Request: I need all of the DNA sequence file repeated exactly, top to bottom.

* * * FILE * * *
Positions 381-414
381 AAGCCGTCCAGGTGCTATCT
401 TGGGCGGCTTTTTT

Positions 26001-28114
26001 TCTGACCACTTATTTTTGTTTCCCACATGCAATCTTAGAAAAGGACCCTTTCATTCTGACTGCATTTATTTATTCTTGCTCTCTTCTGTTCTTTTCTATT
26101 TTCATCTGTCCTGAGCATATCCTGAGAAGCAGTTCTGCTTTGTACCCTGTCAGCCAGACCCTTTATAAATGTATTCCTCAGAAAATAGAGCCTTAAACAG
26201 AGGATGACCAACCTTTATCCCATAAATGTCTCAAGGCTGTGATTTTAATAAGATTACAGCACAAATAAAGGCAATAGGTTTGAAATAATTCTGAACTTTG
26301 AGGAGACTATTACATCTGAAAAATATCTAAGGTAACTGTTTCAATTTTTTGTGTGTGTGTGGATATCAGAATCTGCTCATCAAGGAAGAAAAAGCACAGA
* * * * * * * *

Positions 381-414
381 AAGCCGTCCAGGTGCTATCT
401 TGGGCGGCTTTTTT

Positions 26001-28114
26001 TCTGACCACTTATTTTTGTTTCCCACATGCAATCTTAGAAAAGGACCCTTTCATTCTGACTGCATTTATTTATTCTTGCTCTCTTCTGTTCTTTTCTATT
26101 TTCATCTGTCCTGAGCATATCCTGAGAAGCAGTTCTGCTTTGTACCCTGTCAGCCAGACCCTTTATAAATGTATTCCTCAGAAAATAGAGCCTTAAACAG
26201 AGGATGACCAACCTTTATCCCATAAATGTCTCAAGGCTGTGATTTTAATAAGATTACAGCACAAATAAAGGCAATAGGTTTGAAATAATTCTGAACTTTG
26301 AGGAGACTATTACATCTGAAAAATATCTAAGGTAACTGTTTCAATTTTTTGTGTGTGTGTGGATATCAGAATCTGCTCATCAAGGAAGAAAAAGCACAGA